“A person who is nice to you, but rude to the waiter, is not a nice person”
- Dave Barry
I was talking with Shawn over Skype yesterday, he is a fellow traveler who has lived in many countries. For the last six months he has been living in Minneapolis, Minnesota working, outfitting, and preparing go ride a bicycle trip around the USA.
"Americans do not want to share a cup of tea."
I am presently 56 years old, and realized my number one daily goal is the search for friendship. I could care less about money, or social status, that is fools gold.
Americans are a friendly bunch, they say hello, smile, and have incredibly good manners compared to the rest of the world. They will open a door for me, say excuse me, thank you, and generally greet me in a very hospitable way, unless then are from huge cites like New York, Miami, or Los Angeles, the bigger the city, the worst the manners, the smaller the town the better the manners.
There are countries on the planet where people never say thank you.
Yet, these same countries will look you in the eye, smile, and encourage you to sit down and drink a tea. Generally, the coffee drinking thing is mostly a USA cultural thing, and tea is the world standard.
If you are stranger, in many countries they will ask you to sit down for a cup of tea, and if you are not wiling to sit down and have a cup of tea, they see you are rude.
Here is a photo of some men in Mosul, Iraq, I think in August of 2003, we was sharing a tea.
This man was drinking Argentina, Mate while I was in Bolivia.
I was in Awasa, Ethiopia, and every day I was in this city, I would stop and drink coffee with a few girls there, they called it the coffee ceremony.
Shawn nailed it, when he said, American do not want to share a cup of tea. I am sure that Americans are friendly bunch, but I think many are deathly afraid of strangers. American has been warned too many times, they think everyone is dangerous, in a country that is insanely safe, it is nuts.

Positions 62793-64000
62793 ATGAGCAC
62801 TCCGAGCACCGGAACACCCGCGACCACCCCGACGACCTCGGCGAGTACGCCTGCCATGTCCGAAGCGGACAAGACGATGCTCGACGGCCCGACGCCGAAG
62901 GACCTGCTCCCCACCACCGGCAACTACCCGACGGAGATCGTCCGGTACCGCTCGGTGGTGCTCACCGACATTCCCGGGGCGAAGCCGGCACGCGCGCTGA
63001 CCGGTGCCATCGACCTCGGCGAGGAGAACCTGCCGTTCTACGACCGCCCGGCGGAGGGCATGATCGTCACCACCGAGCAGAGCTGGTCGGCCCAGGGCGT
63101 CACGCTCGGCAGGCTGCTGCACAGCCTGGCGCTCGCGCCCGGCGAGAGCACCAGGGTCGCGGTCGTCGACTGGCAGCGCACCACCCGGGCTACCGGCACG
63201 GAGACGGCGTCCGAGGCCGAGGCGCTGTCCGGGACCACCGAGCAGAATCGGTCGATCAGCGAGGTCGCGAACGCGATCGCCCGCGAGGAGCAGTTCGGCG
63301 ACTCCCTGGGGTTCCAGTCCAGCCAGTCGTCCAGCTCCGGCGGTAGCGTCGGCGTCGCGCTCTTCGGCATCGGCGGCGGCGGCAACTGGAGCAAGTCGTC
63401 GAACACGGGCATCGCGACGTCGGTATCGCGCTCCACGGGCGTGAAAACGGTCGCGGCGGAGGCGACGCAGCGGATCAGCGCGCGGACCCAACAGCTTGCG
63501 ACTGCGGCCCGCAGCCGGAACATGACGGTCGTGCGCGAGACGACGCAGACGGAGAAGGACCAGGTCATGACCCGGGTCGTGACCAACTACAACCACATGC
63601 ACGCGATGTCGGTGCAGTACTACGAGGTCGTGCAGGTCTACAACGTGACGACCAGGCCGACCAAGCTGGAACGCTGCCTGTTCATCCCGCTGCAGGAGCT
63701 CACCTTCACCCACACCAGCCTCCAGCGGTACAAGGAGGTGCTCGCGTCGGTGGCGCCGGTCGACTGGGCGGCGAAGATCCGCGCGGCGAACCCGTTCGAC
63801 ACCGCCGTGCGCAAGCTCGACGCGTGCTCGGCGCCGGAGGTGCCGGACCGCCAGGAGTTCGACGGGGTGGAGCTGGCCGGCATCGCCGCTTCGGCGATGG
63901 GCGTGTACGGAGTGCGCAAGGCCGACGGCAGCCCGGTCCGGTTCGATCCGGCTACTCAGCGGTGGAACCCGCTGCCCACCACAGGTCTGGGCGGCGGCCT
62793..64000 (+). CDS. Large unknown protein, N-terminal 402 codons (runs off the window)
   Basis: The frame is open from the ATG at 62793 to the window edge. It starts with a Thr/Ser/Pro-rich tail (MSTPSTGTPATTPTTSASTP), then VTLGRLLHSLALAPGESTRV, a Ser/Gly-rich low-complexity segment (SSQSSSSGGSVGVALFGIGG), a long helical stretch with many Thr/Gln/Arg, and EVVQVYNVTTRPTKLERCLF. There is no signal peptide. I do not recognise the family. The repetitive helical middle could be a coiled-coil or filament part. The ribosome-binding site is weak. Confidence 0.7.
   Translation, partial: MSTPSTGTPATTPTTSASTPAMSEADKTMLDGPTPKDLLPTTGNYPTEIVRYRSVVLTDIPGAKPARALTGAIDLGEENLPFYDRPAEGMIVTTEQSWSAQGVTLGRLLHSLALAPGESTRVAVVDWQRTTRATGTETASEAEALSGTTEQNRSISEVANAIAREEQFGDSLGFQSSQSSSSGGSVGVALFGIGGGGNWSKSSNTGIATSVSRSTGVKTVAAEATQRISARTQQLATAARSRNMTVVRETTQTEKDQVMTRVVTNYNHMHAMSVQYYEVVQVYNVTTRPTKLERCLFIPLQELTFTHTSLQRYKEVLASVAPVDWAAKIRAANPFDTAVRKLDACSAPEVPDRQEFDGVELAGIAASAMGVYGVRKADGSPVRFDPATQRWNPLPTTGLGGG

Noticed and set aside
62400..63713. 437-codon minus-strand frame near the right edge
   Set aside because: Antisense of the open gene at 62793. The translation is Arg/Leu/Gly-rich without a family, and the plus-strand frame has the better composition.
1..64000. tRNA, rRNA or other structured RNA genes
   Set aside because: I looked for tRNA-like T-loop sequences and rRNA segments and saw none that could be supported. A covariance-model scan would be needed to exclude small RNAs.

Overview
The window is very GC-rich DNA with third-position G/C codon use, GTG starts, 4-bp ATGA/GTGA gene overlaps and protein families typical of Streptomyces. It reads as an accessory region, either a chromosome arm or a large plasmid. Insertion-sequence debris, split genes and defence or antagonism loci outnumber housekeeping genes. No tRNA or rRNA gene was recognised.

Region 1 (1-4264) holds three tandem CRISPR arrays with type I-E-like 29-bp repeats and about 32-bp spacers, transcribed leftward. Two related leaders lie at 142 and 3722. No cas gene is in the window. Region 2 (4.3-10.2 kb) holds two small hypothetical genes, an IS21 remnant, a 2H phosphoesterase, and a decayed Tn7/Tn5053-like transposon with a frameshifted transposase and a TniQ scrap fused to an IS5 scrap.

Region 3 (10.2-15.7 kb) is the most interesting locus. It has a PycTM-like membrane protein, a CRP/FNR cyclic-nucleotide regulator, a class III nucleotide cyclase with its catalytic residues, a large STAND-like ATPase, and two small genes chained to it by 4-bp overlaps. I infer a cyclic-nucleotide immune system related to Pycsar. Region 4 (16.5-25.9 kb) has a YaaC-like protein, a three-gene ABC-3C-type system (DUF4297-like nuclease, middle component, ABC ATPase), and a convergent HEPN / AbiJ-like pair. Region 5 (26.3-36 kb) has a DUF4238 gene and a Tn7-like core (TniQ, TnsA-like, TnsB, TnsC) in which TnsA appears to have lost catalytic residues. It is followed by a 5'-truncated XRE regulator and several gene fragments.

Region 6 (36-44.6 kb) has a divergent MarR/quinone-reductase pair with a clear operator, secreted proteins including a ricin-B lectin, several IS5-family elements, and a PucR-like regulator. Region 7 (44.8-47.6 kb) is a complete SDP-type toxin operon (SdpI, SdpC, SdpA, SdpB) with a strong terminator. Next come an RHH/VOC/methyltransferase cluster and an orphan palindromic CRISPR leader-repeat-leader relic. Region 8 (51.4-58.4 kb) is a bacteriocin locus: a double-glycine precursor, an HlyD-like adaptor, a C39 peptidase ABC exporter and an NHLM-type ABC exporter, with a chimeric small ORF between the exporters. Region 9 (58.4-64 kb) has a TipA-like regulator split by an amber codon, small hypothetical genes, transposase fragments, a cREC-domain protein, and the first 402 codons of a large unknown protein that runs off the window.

Before I forget, Starbucks is in my opinion is everything the what is essentially bad about the USA, and they want you to walk around carrying a cup of Starbucks coffee. They truly do not want you to sit for days, they just want you to buy over-priced coffee. But in Ethiopia, they want you to share, without the sharing of friendship, then why are you drinking coffee?
Starbucks want you believe that high social status is friendship, it is not, is keeping up with the Jones on steroids.
If you truly want to drink a good cup of coffee, to have an experience you will never be willing to forget, go to Ethiopia, a very rich country. They are so rich, almost anybody in the country has the extra time on their hands to share a cup of coffee.
A rich person always has an over abundance of time, a poor country has to work all the time.
My Mother and Father live in Orland, Indiana, I think it has 406 people living in this small farm town, maybe 407 when I here. I asked my Father adn Mother what they do when a stranger enters Chubbies restaurant. My Mother said my Dad has adopted the custom of saying,
"Your face looks familiar, do I know you?"